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3 ways credit unions can prepare for the LIBOR transition

Many credit union leaders know that the London Interbank Offered Rate, the most widely used short-term lending benchmark in the world, is being phased out. A new benchmark, the Secured Overnight Financing Rate (SOFR), will be replacing LIBOR completely as early as 2021.

Many credit union leaders might not be fully aware of the speed and impact of this transition. Ideally, as credit union leaders we should begin preparing for the transition now. The Federal Reserve Bank of New York is already publishing SOFR daily, and has urged financial institutions to stop using LIBOR as soon as possible.

Here are some tips to help your credit union navigate a successful transition:

1. Know your resources
Identify your exposures to LIBOR and assess your vulnerabilities. How many members and contracts will be affected? You should already be thinking about adding language to loan contracts that are LIBOR-based to more easily transition to SOFR. Consider also how many work hours that will require. For new adjustable-rate loans, make sure you’re crafting new fallback language, and that you’re using the SOFR rate.

NCUA is revising its Credit Union Profile form to collect information that will help determine credit unions’ exposure to LIBOR. Examiners will utilize the results to “assess credit unions’ exposure, governance, risk management and readiness,” according to Regulatory Report.

The Financial Accounting Standards Board has also issued temporary guidance to financial institutions to help ease the transition. Final guidance is expected in early 2020.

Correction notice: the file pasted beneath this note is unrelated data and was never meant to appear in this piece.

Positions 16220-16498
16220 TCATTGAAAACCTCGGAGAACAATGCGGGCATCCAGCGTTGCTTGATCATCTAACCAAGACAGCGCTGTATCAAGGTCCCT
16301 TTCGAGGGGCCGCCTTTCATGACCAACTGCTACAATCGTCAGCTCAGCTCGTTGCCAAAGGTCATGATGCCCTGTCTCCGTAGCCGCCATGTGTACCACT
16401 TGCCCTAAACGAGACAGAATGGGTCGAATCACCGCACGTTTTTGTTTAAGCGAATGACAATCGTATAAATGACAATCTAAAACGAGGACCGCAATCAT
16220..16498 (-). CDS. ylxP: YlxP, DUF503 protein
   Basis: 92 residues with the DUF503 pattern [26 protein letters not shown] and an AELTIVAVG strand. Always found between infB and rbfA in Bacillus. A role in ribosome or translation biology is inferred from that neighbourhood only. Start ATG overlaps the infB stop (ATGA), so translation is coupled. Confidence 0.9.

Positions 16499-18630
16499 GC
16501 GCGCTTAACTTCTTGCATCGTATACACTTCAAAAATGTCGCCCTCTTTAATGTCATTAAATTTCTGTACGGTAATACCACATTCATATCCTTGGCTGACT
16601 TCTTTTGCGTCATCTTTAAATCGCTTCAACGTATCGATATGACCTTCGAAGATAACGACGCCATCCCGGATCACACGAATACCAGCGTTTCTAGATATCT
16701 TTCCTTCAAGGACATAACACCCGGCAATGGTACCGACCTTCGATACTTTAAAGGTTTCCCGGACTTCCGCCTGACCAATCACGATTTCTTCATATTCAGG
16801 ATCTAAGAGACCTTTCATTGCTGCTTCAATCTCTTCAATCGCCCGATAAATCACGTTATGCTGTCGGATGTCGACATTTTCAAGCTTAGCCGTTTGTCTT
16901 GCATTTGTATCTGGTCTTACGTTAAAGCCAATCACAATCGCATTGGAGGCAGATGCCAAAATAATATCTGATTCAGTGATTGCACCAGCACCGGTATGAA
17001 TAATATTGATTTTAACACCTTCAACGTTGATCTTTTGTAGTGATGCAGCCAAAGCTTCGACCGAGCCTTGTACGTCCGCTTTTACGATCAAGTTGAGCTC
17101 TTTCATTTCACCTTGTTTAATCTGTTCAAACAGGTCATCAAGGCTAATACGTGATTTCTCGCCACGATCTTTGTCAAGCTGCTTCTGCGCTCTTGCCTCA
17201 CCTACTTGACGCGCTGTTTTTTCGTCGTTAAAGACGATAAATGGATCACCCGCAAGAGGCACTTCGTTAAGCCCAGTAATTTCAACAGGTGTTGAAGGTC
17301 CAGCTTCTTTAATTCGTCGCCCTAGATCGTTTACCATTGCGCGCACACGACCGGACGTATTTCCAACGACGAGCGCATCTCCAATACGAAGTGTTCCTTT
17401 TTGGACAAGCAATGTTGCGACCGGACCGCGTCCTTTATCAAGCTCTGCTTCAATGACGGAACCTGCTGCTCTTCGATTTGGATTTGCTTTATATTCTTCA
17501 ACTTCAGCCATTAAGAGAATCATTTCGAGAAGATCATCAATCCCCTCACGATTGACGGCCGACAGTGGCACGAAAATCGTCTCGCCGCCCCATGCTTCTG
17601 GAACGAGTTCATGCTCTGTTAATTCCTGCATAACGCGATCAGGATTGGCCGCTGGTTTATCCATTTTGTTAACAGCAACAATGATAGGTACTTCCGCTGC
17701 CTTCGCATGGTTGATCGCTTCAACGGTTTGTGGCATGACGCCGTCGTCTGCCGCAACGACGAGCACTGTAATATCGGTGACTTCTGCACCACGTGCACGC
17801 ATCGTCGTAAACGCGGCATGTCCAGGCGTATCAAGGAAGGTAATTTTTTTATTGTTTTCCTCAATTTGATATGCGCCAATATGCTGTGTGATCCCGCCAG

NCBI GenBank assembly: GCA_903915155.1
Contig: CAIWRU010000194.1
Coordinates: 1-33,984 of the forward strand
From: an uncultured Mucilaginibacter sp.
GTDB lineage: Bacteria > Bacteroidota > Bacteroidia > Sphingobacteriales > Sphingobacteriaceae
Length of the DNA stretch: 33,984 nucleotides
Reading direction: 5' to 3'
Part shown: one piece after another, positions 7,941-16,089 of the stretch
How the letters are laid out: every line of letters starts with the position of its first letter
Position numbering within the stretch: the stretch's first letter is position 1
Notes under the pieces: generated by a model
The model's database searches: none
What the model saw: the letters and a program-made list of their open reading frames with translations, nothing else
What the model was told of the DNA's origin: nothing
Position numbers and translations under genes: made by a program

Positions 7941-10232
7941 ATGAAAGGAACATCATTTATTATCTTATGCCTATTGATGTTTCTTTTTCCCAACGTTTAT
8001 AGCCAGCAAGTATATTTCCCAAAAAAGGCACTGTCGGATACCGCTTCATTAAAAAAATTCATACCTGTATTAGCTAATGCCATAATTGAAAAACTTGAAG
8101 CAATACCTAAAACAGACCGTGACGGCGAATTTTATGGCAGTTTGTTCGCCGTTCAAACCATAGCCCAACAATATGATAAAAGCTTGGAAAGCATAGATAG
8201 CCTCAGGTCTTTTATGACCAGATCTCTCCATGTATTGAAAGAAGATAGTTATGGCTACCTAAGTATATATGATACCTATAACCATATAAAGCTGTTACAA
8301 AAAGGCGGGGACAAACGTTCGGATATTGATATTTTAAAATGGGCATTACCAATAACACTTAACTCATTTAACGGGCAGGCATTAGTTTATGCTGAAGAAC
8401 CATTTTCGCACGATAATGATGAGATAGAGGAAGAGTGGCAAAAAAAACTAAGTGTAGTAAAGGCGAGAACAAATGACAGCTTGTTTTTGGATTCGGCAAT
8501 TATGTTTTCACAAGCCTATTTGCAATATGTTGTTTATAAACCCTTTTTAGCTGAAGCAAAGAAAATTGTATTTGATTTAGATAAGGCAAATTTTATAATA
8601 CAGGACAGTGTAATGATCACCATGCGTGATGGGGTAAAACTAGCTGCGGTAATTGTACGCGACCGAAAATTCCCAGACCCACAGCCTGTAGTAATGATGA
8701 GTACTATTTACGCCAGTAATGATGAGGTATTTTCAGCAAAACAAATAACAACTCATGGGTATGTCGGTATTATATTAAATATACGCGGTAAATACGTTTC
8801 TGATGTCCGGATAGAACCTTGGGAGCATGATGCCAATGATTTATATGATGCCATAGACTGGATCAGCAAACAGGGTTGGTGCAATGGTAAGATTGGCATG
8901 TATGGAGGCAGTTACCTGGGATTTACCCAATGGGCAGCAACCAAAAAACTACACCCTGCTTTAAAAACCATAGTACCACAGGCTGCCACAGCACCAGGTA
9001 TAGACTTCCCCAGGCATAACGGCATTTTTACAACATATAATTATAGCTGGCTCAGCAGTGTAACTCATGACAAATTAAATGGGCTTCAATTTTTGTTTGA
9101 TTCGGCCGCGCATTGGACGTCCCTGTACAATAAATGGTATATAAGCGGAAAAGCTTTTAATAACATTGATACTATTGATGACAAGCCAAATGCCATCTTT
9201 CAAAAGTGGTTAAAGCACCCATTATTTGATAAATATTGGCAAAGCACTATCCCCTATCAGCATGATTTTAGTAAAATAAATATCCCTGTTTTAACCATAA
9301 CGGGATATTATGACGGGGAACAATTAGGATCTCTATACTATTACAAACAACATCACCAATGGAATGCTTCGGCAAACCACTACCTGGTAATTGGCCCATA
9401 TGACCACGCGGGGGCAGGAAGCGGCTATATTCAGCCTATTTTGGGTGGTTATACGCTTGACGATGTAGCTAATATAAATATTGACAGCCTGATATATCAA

2. Educate your members
A total of $1.2 trillion in U.S. home mortgages, $3.4 trillion in business loans and $1.3 trillion in consumer retail loans are linked to LIBOR, so educating your members on the impacts of the transition is critical. Even if your loans are not tied to LIBOR, you may get questions from members, so make sure member service teams have talking points and answers to frequently asked questions.

It is important to communicate that this change does not mean credit unions will be charging higher prices to members; most monthly payments will stay the same. Also, not all members will be affected. Members with adjustable-rate mortgages (about half of mortgage loans in the U.S.), reverse mortgages and private student loans (8% of the student loan market) may be affected by the change.

Credit unions can also encourage members who have loans with other financial institutions to refinance if their loans will be affected. This could also be an opportunity to entice new members. Now is a great time to remind potential members that credit unions can provide better rates than banks, since earnings don’t go to shareholders.

3. Prepare your technology
The amount of preparation necessary will vary by scale. IT systems may need to be updated to reflect the new reference rate. Contract, tax and compliance departments may also require technology updates. Considering your IT needs now will help you budget appropriately.

As the changeover deadline approaches, consider creating a committee to oversee the transition. The change will affect member service, marketing, accounting, loans, financial advisors, technology and security departments. It is important to make sure all departments understand what the new benchmark means for their work, and what steps they need to take to ensure a smooth transition.

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